June 19, 2018, 4:30 pm
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Loans for development

IT is common practice for governments to borrow if they lack revenues to fund development projects with long gestation period. The Philippine government, most especially under President Duterte who has embarked on an ambitious “build, build, build” program, is no exception, for whatever additional revenues derived from the TRAIN and other tax reforms have been prepositioned for specific public services spending, such as free college education, income tax exemptions for those earning P250,000 a year and below, etc.

Since China, with its robust economy, burgeoning foreign reserves, and official policy of helping its neighbors and friends, is today’s active lender, it seems natural for Duterte to tap Chinese loans for the nation’s financing requirements.

Although loans and grants from Japan, the European Union, the United States, the Asian Development Bank and other sources are still utilized, Duterte’s avowed closeness with China has become an easy target for critics of Chinese loans. These perennial Duterte detractors have spread false information that the nation’s natural resources have been compromised as collateral for these loans, and that the loans are onerous and the country will have a hard time paying them, with huge chances of default.

Finance Secretary Carlos Dominguez said this week that loan agreements with China for infrastructure projects will not entail any collateral because these are “sovereign debts.” Dominguez said “we don’t owe anybody any collateral, and we are borrowing very prudently. We borrowed $200 million, there was no collateral.” He was referring to the P12-billion in three-year panda bonds which the government issued in China last March.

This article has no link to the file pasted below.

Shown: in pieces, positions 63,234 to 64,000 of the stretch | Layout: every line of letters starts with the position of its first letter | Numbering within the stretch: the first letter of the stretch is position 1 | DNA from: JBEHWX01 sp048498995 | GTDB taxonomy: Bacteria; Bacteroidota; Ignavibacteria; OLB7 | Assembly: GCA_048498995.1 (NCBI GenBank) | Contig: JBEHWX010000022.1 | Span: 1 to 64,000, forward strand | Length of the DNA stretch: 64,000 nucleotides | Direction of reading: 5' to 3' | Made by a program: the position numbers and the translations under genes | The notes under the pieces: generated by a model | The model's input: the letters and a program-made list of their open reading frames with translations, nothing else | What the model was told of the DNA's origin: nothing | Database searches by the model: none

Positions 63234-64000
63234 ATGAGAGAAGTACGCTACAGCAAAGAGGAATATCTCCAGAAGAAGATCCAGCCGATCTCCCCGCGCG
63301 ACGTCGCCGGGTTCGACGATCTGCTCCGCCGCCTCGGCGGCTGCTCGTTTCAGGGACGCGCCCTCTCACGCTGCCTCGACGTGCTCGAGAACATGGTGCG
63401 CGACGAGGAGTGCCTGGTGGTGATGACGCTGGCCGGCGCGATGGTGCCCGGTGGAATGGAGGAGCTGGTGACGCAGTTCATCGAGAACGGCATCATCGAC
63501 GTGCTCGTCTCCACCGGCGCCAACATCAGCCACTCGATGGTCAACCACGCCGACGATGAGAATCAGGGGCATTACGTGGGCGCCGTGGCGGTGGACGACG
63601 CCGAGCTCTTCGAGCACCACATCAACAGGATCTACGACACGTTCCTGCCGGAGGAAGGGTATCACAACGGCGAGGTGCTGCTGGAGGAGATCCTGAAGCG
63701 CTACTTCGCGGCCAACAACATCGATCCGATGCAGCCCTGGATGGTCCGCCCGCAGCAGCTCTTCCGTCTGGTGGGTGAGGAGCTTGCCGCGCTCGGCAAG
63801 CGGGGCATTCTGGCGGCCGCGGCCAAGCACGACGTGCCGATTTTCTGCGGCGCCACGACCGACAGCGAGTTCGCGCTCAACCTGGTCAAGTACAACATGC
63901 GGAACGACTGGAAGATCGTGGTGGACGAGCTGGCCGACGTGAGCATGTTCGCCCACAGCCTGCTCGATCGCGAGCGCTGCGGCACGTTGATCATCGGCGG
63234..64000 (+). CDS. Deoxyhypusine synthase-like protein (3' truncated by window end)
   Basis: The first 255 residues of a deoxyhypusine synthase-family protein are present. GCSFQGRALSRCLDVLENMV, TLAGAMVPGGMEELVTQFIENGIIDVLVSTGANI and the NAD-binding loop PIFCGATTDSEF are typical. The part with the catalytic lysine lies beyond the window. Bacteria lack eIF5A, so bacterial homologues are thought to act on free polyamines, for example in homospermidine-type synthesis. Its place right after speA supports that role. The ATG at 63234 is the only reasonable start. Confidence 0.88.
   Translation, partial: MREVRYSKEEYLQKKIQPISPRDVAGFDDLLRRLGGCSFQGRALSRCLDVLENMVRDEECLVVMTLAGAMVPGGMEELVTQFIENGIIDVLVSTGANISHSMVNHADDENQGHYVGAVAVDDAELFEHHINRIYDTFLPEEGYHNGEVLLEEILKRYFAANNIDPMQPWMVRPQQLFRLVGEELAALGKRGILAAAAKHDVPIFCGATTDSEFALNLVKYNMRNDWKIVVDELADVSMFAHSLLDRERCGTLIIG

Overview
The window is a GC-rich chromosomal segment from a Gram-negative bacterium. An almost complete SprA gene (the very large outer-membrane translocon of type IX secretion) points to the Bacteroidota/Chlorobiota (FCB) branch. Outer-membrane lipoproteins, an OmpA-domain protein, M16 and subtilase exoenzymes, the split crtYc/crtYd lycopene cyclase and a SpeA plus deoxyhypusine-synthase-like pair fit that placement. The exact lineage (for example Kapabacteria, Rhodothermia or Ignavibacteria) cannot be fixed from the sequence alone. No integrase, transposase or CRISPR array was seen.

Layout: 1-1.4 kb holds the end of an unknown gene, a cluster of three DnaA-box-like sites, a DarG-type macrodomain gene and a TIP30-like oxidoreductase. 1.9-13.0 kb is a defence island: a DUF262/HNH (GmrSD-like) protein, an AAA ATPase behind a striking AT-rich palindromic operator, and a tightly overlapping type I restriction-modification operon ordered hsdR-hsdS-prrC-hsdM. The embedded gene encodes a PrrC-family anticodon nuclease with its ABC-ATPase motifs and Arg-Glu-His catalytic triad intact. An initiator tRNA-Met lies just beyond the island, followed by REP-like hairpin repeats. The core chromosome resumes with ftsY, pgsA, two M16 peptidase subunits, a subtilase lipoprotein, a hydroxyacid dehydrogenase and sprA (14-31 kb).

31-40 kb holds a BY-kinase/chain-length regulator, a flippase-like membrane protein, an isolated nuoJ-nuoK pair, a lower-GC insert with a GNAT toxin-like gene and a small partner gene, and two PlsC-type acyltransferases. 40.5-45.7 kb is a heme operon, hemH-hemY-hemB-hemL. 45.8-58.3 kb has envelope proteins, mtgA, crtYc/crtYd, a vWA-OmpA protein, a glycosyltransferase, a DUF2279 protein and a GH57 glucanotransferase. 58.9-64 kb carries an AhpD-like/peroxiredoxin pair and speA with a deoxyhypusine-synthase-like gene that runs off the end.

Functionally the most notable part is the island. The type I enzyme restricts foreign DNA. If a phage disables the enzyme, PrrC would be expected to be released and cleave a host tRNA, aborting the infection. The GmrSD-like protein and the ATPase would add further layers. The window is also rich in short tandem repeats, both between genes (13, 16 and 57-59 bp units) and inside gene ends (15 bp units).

Meanwhile, ADB Vice President for Operations Stephen Groff said that the Philippines’ macroeconomic fundamentals can take on the debt load offered by aid providers like China.

Groff made the clarification at the recent ADB meeting in Manila, in reply to the International Monetary Fund (IMF) managing director Christine Lagarde’s criticism that China is funding unsustainable projects in developing countries.

“The Philippines has strong macroeconomic management for quite a number of years now and that has put the country in a position to increase its borrowing to finance infrastructure investment, to finance human capital development,” Groff said.

Meanwhile, Filipinos look forward with great expectations to big-ticket projects financed by China which are designed to give them better living conditions. Among these are the P3.135 billion Chico River Pump Irrigation Project which was signed last April and the P10.9-billion New Centennial Water Source-Kaliwa Dam project which will be signed in July. 

If prudently used, these Chinese loans with 2-percent interest annually can spell success for Duterte’s “build, build, build” initiative, with future gains for the Philippine economy.
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